Sarah Akers - Wells Fargo: Does that only capture integrity rider CapEx that is in service to speak or does that include any CWIP as well?

Thomas E. Skains - Chairman, President and CEO: This is Tom. The rate case process generally picks up projects that are in service in North Carolina, but as you know, we've also filed in this case, the integrity management rider, which would pick up any expenditures that don't close as of September and subsequent adjustments. So this rider mechanism is which we propose to make great adjustments twice a year. If approved, we'd pick up those ongoing integrity expenditures.

Operator: Spencer Joyce, Hillard Lyons.

Spencer Joyce - Hillard Lyons: I guess kind of minutiae here, but congrats on crossing the 1 million customer mark. I saw that kind of embedded there in the Q.

Thomas E. Skains - Chairman, President and CEO: Thank you.

Spencer Joyce - Hillard Lyons: One almost kind of housekeeping note. I know we saw the first initial dilutive impact from the secondary offering this quarter and I guess, Karl, I was just kind of wondering, if you could maybe walk us through when we may see that forward sale agreement exercised, and where we may or may not see that additional impact?

Karl W. Newlin - SVP and CFO: Yes. Sure. So it's really kind of two pieces to that. As you know, the total offering is 4.6 million shares. We settled $3 million regular way, so because shares are time weighted in the EPS calculation, you will see that share count accrete, if you will, over time through the remainder of our fiscal year. That still leaves the amount outstanding of the forward settlement agreements. Under those agreements for the 1.6 million shares, we have the ability to settle at will any time between now and the middle of December of 2013. It would be our expectation to settle most likely in December, but again we do have the flexibility to settle sooner and deliver the shares and take the cash at will. So you will see those additional shares leak into the denominator for EPS once that gets settled, and again, I would expect that to be in fiscal 2014 or December '13, which obviously is our fiscal '14. The final little nuance piece to it is, if you look there is a note in the Q that just talks about whenever you have a forward settlement agreement, you have to go through Treasury Stock Method Accounting to the extent that our prevailing stock price during the period is above the forward settlement price. You will have some incremental dilution into the denominator. I think that was about 200,000 shares or so in the most recent period.

Operator: Heike Doerr, Baird.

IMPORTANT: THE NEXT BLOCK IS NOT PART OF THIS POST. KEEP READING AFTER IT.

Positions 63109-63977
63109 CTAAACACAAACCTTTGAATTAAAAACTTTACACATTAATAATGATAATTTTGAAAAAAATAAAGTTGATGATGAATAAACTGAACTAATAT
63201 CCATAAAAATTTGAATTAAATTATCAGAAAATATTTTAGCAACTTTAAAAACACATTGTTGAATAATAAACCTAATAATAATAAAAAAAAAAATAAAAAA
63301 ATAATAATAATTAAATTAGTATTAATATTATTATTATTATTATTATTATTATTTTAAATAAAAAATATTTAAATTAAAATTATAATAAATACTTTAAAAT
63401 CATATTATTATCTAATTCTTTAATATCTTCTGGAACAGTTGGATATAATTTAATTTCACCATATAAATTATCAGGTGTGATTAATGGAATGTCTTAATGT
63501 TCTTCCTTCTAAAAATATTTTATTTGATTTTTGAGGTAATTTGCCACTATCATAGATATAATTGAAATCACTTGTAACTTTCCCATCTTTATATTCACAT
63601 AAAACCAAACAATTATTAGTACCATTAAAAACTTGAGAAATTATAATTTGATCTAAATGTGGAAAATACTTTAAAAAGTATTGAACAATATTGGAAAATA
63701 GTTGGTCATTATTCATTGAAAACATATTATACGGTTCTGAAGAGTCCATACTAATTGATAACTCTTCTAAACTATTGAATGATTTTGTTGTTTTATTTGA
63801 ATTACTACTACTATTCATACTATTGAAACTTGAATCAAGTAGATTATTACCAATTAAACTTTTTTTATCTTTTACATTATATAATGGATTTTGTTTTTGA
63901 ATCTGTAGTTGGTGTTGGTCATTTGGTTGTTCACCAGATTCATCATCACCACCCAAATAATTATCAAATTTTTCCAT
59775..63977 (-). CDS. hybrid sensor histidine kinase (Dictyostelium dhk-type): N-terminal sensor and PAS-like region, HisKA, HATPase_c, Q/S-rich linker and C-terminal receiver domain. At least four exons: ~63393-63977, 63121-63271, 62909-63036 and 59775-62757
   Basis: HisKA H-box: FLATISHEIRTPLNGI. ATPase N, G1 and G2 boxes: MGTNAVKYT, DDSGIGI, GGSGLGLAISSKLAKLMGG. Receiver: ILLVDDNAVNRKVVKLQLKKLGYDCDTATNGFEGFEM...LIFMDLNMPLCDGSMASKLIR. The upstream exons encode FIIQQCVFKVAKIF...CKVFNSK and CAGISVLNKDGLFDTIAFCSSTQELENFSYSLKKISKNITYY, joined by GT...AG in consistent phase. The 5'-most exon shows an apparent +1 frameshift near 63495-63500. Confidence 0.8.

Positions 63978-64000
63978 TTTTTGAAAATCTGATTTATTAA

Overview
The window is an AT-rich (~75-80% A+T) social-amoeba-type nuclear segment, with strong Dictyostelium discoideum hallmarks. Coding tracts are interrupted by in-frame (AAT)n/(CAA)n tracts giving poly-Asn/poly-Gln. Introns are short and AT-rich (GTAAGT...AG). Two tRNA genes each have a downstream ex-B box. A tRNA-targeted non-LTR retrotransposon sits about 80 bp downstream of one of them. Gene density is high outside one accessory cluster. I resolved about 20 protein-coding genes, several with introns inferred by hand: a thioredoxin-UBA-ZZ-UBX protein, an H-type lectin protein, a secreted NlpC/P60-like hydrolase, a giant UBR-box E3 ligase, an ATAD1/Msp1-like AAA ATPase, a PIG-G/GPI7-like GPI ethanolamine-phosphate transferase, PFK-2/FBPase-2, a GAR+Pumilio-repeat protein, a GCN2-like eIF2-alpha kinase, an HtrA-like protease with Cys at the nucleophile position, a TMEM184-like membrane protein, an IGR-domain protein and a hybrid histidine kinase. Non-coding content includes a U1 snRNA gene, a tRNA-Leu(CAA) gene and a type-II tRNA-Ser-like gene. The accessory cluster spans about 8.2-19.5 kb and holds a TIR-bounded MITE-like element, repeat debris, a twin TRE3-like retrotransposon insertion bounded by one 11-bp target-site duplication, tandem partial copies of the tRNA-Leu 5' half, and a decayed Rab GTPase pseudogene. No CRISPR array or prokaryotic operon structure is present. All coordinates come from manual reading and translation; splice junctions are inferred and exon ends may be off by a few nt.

Heike Doerr - Robert W. Baird & Company: Two quick questions; one, can you drill down on your improvement in residential new construction? Are you seeing that in one specific (seat), or are you seeing that across your operating territories?

Thomas E. Skains - Chairman, President and CEO: I’m going to turn that over to Frank Yoho, our Chief Commercial Operations Officer, to give you some color on our growth. Frank?

Franklin H. Yoho - SVP and Chief Commercial Operations Officer: Yeah, we’re seeing the growth across really all our markets from Tennessee to South Carolina to North Carolina. So it is very solid, especially on the residential new construction and really everywhere you look, it may not be dramatic, but there are real clear signs of positive things happening in the economy, especially related to residential new constructions, so we’re real pleased to see that right now.

Heike Doerr - Robert W. Baird & Company: Could you provide us an update on the situation with legislation being passed in North Carolina that would replace the commission? I believe your rate case will likely be completed before any new commissioners are seated. But can you tell us where that stands?

Thomas E. Skains - Chairman, President and CEO: This is Tom. I’ll address that, and I’ll ask Jane Lewis-Raymond to join in and provide any additional color. There are seven commissioner seats in North Carolina. There are currently six commissioners in place; there is one vacancy. Our new governor, Pat McCrory, has already made three appointments for; one, the vacant position; and two additional seats where the sitting commissioners’ terms expire this summer. Those three appointments are proceeding along the normal course of review and confirmation by the General Assembly. So, once those three new commissioners are seated, we will have a full complement of seven; four incumbent commissioners and three new commissioners. There was a previous bill that we discussed at the AGA Financial Forum. We have a slide on that on our Presentations portion of our website talking about a North Carolina Senate Bill 10 that would have restructured most commissions that operate in North Carolina and allow new appointments for all seats. That Bill was defeated a few weeks ago, and to my knowledge has not been reintroduced and there is uncertainty as to whether it will be introduced, and if it does whether it will pass. So at this point, we are planning, from our perspective, on a commission complement in North Carolina of seven commissioners; four incumbents and three new.